Interfoto Picture Library v Stiletto Visual Programmes
Court of Appeal
Citations:  QB 433;  2 WLR 615;  1 All ER 348; (1987) 137 NLJ 1159; (1988) 132 SJ 460;  CLY 430.
The claimant ran a photo library. On request, they sent the defendant 47 photograph transparencies along with a delivery note. The delivery note contained several contract conditions. This included a stipulation that the transparencies should be returned within 14 days. If they were returned later, the defendant would be liable for a fee of £5 a day (plus VAT) per transparency held.
The defendant had never used the claimant’s services before, and did not read the delivery note. They returned the transparencies late. The claimant charged them the fee (which by then was over £3000). The defendant refused to pay, arguing that the late fee condition was not part of the parties’ contract.
- Was the late fee condition part of the contract?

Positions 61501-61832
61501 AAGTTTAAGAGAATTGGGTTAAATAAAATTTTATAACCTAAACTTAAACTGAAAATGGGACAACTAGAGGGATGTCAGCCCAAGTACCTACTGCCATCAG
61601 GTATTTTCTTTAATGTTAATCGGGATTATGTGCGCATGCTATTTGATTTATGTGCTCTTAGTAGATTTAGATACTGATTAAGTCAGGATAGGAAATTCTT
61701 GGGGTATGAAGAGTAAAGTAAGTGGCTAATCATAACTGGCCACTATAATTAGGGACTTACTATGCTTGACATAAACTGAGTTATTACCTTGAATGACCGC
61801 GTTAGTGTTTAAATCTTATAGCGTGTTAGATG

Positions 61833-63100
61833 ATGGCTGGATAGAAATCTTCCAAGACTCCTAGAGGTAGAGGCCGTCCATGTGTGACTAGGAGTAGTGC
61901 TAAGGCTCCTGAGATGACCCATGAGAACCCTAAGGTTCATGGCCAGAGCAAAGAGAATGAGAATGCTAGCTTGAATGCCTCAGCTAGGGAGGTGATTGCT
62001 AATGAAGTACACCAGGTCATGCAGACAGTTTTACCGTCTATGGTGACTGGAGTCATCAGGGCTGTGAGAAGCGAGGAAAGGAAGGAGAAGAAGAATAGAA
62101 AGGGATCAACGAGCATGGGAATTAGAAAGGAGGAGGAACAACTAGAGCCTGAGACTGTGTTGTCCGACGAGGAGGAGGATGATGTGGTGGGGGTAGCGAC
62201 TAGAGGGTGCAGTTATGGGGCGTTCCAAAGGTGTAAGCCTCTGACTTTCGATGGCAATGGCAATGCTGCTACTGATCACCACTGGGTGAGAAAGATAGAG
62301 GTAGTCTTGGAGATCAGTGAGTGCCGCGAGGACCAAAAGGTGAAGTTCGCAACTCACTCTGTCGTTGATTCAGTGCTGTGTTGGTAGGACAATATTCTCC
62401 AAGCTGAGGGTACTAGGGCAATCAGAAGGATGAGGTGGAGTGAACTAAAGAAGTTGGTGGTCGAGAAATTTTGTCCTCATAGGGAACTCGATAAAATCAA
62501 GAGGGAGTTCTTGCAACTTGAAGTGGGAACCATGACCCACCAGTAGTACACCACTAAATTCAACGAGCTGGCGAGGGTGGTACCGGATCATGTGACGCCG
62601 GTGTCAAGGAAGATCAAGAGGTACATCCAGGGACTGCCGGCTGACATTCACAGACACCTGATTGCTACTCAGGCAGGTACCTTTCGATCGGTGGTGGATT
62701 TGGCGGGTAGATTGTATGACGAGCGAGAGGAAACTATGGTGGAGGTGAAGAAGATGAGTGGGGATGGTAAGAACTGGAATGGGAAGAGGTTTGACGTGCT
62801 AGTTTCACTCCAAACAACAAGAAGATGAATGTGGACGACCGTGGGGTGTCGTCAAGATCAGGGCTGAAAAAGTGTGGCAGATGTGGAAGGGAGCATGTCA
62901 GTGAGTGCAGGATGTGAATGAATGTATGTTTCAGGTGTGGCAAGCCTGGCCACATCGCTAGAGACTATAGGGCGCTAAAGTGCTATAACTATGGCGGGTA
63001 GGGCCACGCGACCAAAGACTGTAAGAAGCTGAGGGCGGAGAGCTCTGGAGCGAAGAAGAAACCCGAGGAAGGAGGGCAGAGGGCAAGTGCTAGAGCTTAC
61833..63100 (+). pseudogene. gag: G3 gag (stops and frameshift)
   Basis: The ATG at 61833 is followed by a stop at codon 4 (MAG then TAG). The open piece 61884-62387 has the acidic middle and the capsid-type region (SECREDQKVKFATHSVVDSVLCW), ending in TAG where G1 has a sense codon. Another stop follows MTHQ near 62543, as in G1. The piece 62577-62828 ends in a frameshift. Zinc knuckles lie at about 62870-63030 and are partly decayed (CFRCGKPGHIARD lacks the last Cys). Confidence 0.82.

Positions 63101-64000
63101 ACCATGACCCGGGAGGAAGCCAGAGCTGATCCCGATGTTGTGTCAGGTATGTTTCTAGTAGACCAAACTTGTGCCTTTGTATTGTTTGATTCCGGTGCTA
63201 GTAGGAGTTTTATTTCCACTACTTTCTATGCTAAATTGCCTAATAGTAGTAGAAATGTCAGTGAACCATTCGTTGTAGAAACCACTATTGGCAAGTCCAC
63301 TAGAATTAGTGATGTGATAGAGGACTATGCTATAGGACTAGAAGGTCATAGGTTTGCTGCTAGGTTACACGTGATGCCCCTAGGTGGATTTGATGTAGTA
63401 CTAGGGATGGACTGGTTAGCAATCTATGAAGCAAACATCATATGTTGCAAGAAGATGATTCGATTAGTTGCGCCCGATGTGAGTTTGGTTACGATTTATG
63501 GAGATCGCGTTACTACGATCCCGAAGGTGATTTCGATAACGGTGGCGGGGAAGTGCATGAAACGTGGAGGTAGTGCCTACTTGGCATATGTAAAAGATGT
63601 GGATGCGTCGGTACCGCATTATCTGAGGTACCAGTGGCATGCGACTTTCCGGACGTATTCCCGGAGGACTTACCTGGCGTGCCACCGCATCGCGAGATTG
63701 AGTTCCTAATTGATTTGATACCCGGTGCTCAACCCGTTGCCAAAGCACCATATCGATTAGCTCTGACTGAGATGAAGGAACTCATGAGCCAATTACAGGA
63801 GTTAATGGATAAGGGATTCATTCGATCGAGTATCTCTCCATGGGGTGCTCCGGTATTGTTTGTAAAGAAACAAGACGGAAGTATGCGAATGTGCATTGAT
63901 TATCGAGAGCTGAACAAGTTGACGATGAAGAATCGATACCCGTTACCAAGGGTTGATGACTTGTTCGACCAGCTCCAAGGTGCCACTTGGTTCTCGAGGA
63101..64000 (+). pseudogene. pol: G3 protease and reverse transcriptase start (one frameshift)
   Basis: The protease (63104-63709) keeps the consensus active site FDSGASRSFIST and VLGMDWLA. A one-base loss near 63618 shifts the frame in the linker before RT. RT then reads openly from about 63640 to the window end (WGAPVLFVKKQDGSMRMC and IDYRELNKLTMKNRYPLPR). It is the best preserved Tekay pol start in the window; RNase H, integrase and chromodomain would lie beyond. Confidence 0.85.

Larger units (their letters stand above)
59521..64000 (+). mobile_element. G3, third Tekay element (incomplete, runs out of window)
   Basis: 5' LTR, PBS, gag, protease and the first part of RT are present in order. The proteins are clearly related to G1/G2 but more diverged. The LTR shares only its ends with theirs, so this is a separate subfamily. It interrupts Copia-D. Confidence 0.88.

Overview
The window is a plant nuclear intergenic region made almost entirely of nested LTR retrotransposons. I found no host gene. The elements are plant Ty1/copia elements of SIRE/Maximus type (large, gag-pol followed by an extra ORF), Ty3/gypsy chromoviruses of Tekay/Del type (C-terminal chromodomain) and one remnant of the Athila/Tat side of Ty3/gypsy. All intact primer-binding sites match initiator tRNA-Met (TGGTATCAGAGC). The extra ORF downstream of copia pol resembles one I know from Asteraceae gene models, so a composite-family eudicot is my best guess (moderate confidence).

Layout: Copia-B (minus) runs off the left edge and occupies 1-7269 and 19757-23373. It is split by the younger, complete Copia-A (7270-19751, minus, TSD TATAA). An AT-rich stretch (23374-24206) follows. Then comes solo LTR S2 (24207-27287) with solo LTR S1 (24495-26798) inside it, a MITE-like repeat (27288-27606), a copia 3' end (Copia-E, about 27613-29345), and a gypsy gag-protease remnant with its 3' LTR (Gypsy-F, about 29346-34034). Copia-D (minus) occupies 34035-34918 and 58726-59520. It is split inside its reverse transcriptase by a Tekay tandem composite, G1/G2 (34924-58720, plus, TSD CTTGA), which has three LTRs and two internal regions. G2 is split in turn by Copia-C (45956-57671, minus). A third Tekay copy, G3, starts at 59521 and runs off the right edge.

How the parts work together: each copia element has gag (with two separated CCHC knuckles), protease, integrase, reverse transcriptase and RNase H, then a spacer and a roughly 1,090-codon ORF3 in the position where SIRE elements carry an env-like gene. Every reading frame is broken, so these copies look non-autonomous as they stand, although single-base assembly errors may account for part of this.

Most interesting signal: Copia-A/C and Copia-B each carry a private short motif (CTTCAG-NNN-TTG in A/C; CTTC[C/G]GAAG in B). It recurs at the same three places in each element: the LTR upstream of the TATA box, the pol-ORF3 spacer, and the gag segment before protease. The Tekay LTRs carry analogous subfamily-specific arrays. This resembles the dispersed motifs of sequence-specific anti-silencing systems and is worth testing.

The Court of Appeal held in favour of the defendant. The claimant had not given the defendant fair and reasonable notice of the late fee clause. Accordingly, it had not been incorporated into their contract. The most the claimant was entitled to was a holding fee based on quantum meruit.
This Case is Authority For…
Where a contract contains an unusual or onerous clause, the party relying on it must show that it was incorporated into the contract. To do this, they must prove that they gave fair and reasonable notice of the clause to the other party.
Bingham LJ noted that what constitutes fair and reasonable notice depends on the circumstances of the case. In particular, ‘the more outlandish the clause the greater the notice which the other party, if he is to be bound, must in all fairness be given’. He described this as being similar to the Civil law notion of good faith, ‘at any rate so far as the formation of the contract is concerned.’
The court clarified that the need to give specific notice of a clause applies to any unusual or onerous contract term. It is not limited to exclusion and limitation clauses.